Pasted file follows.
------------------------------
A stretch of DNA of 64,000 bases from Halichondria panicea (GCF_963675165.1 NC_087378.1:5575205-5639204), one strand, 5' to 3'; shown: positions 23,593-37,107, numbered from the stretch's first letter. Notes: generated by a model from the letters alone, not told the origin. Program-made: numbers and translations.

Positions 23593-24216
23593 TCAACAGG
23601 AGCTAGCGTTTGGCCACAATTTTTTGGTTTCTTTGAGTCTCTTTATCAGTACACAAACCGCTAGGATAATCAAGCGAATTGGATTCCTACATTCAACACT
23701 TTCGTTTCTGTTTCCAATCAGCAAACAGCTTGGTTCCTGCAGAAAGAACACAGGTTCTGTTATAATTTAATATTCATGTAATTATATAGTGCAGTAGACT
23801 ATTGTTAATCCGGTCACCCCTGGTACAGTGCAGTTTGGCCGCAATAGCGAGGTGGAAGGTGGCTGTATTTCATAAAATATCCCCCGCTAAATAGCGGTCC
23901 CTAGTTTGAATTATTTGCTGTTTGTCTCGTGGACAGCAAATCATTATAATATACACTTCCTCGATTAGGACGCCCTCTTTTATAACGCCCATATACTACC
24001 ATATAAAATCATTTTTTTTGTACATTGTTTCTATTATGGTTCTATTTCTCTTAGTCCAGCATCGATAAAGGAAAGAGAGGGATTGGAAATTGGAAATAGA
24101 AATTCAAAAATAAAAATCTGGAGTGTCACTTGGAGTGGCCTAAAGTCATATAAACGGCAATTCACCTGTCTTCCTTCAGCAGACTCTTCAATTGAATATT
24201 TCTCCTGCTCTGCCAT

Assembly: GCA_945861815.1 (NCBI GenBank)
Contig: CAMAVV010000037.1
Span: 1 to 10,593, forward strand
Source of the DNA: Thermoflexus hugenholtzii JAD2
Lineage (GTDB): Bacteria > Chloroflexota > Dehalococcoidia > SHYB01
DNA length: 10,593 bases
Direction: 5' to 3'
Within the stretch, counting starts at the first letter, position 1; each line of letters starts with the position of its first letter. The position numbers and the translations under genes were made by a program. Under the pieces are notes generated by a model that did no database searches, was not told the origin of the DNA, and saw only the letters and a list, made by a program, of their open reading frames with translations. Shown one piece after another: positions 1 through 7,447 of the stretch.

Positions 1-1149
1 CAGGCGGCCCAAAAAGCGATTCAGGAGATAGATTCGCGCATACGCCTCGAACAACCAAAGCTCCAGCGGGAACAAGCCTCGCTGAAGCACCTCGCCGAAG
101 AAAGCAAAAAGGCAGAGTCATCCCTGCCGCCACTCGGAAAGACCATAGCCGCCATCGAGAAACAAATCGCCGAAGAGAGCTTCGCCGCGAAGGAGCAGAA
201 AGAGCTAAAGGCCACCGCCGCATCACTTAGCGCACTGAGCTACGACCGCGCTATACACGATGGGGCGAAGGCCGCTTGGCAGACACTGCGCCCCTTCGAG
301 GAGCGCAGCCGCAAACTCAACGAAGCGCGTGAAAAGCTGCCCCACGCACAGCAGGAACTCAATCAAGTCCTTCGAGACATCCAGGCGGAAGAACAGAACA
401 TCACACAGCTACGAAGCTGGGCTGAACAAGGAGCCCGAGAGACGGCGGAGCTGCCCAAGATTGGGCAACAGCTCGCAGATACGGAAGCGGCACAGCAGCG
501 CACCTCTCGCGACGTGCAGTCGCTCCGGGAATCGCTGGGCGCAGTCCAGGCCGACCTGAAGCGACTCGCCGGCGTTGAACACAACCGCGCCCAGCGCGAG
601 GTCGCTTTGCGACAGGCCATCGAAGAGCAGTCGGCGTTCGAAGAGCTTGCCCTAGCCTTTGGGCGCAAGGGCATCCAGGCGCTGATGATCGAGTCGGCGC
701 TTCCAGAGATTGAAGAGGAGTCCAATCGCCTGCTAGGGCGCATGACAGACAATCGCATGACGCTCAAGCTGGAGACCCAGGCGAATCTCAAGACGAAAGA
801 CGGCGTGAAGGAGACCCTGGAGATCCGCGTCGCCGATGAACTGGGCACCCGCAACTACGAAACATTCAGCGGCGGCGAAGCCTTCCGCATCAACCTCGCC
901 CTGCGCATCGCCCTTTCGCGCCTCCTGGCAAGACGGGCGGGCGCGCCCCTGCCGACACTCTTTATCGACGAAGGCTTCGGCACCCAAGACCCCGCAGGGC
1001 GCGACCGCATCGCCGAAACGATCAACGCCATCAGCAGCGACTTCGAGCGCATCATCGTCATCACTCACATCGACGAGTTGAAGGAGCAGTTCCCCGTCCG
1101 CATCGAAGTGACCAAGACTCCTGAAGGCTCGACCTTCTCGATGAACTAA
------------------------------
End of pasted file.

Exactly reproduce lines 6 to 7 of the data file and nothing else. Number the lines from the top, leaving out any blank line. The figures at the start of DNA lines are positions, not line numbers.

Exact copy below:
23801 ATTGTTAATCCGGTCACCCCTGGTACAGTGCAGTTTGGCCGCAATAGCGAGGTGGAAGGTGGCTGTATTTCATAAAATATCCCCCGCTAAATAGCGGTCC
23901 CTAGTTTGAATTATTTGCTGTTTGTCTCGTGGACAGCAAATCATTATAATATACACTTCCTCGATTAGGACGCCCTCTTTTATAACGCCCATATACTACC